Fats, Oils, and Grease...Oh My!
Did you know?
You could be damaging the pipes in your house…without even knowing it! In fact, your pipes might be starting to look a little like this:
Sit tight and I’ll explain the whole thing. See, I used to do this too. Then I had to pay for a plumber to come fix my drains. ($$$$$$$$$).
Let’s talk about a little thing called FOG. This isn’t the fog outside, this FOG is an acronym: Fats, Oils, and Grease.
See, when we cook, we often use these or create them as a byproduct of cooking (can anybody say BACON?)
Often, FOG is essential to creating a tasty meal. It adds flavor, prevents sticking, and other useful things.
The issue comes when we go to dispose of used fats. See, our drainage systems in our houses aren’t built to handle these products.
To get a little gross, FOG will congeal in the pipes of your home, building up over time until it creates blockages and sewage backups.
Here’s a visual of a pipe that was nearly completely blocked:
If you're not completely grossed out, here's a video the City of Niagara Falls took of a pipe going from a house to the sewer main:
This is also horrible if you’re on a septic system instead of being connected to city sewer. Trust me, new drain fields are NOT cheap.
So it’s not like we’re going to stop cooking…
What’s the solution?
Plumbers recommend disposing used Fats, Oils, and Grease in the garbage.
Here’s the issue: just dumping them into the trash bag is a guaranteed way of leaking the nasty stuff all over when you take the trash out.
Growing up we would save a tin can and dump our grease into that. Sounds simple and cheap, right?
The issue was then the nasty can had to sit on the counter until the fats congealed before we could dump it out, otherwise it would spill and we’d be back to leaking used cooking oil all over the floors.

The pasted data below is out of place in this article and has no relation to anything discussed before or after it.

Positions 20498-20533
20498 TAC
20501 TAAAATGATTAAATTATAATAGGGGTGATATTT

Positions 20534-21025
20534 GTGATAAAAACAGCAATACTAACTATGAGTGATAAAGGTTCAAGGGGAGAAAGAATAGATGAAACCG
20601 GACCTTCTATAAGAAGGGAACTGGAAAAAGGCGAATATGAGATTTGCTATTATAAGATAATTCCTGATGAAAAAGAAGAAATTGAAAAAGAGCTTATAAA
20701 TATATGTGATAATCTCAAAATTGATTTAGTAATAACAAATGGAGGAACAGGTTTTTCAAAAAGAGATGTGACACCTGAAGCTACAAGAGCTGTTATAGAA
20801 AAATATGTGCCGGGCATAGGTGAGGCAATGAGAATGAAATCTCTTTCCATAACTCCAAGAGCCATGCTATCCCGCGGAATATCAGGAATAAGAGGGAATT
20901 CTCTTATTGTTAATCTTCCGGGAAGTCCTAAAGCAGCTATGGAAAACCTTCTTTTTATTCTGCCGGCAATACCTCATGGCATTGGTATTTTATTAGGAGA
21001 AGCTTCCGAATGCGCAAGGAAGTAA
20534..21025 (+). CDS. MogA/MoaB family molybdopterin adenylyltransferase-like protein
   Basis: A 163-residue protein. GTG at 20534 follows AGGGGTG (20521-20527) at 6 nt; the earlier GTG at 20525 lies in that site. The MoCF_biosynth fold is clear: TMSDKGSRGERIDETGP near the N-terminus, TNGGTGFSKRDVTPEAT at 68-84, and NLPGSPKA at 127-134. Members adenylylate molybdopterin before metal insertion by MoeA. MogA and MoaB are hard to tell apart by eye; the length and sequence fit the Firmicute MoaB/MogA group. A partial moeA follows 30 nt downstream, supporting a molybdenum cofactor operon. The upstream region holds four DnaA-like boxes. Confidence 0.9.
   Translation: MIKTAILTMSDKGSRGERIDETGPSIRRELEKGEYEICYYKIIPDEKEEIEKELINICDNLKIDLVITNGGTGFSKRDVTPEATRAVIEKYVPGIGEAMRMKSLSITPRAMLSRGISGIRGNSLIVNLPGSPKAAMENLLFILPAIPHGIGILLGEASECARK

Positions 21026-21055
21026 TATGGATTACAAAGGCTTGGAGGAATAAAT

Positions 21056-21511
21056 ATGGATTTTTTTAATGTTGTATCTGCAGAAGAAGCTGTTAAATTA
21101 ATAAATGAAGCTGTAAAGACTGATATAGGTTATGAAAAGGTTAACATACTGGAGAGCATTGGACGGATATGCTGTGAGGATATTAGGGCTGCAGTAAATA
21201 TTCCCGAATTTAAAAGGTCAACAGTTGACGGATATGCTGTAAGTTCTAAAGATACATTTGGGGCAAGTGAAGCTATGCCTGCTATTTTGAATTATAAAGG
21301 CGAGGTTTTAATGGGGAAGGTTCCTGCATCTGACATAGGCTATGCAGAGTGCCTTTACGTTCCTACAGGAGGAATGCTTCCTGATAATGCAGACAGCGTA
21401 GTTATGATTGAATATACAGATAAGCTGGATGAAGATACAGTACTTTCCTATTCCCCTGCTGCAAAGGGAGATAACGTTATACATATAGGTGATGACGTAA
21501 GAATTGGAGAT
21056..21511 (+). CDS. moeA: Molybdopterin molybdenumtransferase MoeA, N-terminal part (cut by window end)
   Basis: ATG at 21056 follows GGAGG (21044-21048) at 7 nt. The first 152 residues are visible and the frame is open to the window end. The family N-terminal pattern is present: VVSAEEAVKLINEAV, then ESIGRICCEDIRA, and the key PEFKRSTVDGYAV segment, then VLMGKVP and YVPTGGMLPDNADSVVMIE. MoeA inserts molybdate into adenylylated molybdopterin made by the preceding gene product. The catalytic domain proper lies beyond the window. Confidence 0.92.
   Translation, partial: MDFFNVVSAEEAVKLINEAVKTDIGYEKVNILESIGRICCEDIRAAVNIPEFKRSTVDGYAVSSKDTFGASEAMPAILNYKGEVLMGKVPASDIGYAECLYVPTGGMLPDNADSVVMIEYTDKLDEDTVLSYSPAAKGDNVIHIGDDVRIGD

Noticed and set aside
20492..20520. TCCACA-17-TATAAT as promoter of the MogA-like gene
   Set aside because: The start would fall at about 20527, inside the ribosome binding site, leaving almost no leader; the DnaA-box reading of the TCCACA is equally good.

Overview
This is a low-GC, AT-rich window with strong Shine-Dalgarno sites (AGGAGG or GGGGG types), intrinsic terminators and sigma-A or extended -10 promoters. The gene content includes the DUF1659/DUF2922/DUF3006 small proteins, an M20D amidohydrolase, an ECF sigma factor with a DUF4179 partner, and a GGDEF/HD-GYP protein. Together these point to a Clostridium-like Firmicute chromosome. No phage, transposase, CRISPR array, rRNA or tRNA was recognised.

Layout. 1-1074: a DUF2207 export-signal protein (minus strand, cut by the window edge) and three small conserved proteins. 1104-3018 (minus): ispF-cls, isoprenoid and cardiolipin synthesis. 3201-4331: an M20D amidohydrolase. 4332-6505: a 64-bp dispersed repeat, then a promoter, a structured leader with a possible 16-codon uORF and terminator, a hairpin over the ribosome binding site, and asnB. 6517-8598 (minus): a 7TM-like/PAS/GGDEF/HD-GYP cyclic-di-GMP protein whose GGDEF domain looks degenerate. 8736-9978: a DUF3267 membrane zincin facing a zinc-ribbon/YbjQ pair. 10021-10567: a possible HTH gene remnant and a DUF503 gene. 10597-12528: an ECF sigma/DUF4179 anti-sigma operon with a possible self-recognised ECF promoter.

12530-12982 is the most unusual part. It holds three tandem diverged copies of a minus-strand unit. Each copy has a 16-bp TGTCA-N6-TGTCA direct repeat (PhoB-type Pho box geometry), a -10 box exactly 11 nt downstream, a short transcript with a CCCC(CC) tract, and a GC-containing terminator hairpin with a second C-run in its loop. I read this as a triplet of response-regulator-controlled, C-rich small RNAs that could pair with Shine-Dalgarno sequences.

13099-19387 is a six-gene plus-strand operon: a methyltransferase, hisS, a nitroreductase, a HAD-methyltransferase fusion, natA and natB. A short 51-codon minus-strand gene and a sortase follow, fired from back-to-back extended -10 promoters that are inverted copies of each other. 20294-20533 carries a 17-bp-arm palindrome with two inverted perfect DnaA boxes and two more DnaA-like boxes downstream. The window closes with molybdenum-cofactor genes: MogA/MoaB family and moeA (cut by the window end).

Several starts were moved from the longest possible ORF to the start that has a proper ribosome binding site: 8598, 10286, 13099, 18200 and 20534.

In the past, I’ve used old pickle jars, etc. And so long as you’ve got a supply of glass jars with lids you’re willing to throw away, this will work great. Dump the grease into the jar while it’s still warm (not congealed), close it up, and you’re good!
But what if washing out those jars and making sure you have one on hand before cooking a fatty meal just isn’t your thing?
What if you don’t like the look of a glass jar half full of congealed grease sitting around?
Do you like to know you have the right tools on hand for your cooking job, no matter what you’re doing?
In that case, I’ve got a solution for you. See, I didn’t know this product existed until just a couple years ago.
Range Kleen’s Fat Trapper System was designed with FOG in mind, and we absolutely LOVE IT!
It’s a handy black container that comes with disposable, foil-lined bags. Stick a bag in the container and pour in your used FOG. (While the grease is still warm, this thing is good up to 200 degrees Fahrenheit)
When one of the bags is full, fold over the top and close it using the attached tin tie. Then just toss the bag in the trash!
Put a new bag in, and you’re good to keep cooking!
Oh, and the black container looks a lot better than a half full jar of fat sitting in your fridge (or even on the counter).
Sure, this system costs more than just recycling used glass jars.
But it’s not expensive, especially when you consider the convenience and safety it gives.
And do you really have that many jars sitting around you’re willing to throw away?
And wouldn’t it be nice to NOT have that grease visible?
Something you could just pour cooking fats into and BAM! Cleanup’s done?
And yes, you COULD continue to dump cooking grease down the kitchen drain like I used to do.
But are you ready to cough up the money for expensive plumbing repairs? (Typically $170-450)
Especially when the solution isn’t that expensive? I mean, just the service call from a plumber costs more than several years of these bags.
Don’t believe me? Check them out: https://www.qualitykitchenstore.com/products/fat-trapper-system-grease-storage-container-with-twelve-disposable-grease-bags
Plus, they’re currently on sale!